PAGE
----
Our 3-Step Escape Plan

  • First Escape Route
  • Second Escape Route
  • Meeting Place

Use this space to note any additional information about your escape plan, i.e. who will assist

Your checklist
  • Get low

    Smoke is poisonous and more deadly than flames.

    If you breathe smoke for more than a few breaths it can kill you.

  • Be fast

    A house fire can kill you in less than three minutes.

    Don't spend time trying to save possessions.

  • Close doors

    A closed door buys you time.

    It slows down the spread of fire, giving you more time to get to safety.

  • Get out - stay out!

    People have died by going back into a fire.

    Don't leave the meeting place to go back inside for any reason.

Family and whānau

If you’re part of a volunteer’s family and whānau, it’s helpful to know a bit more about what they do and how you can support them. You play an important role because with your support, our volunteers can do what they do best, keep our communities safe.

What to expect

Volunteering is a big commitment. Volunteers need to be able to respond to emergencies with little notice. Call-outs to small fires, medical incidents and vehicle accidents could mean your volunteer is away for 30 minutes to two hours. Whereas call-outs to large vegetation or structure fires, flooding and search and rescue, may take longer. 

Brigades vary in the number of call-outs they get. Some may have daily call-outs and operate a roster. Other brigades may attend three to four call-outs a week, or as little as 10 in a year.

Volunteers also attend regular training so they can maintain their skills.

Supporting your volunteer

Everyone’s different, some volunteers may share what they’ve done on a call-outs, and others may not want to talk about it.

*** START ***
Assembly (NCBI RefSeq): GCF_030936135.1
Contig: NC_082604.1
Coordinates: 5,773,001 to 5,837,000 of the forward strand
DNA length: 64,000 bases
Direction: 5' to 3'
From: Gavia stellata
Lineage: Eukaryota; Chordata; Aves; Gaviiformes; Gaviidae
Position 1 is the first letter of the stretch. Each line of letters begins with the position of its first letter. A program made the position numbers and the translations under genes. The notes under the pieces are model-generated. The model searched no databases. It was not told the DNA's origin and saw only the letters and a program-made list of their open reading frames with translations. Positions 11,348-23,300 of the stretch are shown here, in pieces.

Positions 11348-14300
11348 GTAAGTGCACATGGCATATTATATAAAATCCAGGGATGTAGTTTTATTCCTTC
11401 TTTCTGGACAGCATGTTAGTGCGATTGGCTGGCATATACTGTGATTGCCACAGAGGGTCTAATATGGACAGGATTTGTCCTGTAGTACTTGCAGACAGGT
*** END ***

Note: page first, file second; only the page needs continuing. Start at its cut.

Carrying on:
Volunteers attend regular training where they practise, learn new skills, and develop the team work they need to safely respond to emergencies. Supporting your volunteer to attend training is key to giving them the skills they need to keep themselves and others safe.

Sometimes your volunteer might be called out to an incident late at night. They might need an extra nap, or to go to bed early the next day. Being understanding that they might be a bit more tired than usual is a small way to show your support. When your volunteer joins, you’ll also receive information about the support you can provide.

Join the network

Brigades will often organise events and ways to connect with other volunteer families, friends and whānau. Here are a few of the most common:

  • BBQs and potluck dinners
  • Birthday celebrations and Christmas parties for the kids
  • Opportunities for family and friends to visit the station to see what volunteers do
  • Facebook groups that give the brigade crew and families the chance to share with one another.

Being part of the Fire and Emergency whānau means you become part of a New Zealand-wide network of volunteers and their families, all with similar experiences and a shared pride in the contribution that our volunteers make.

We look forward to having you join our team.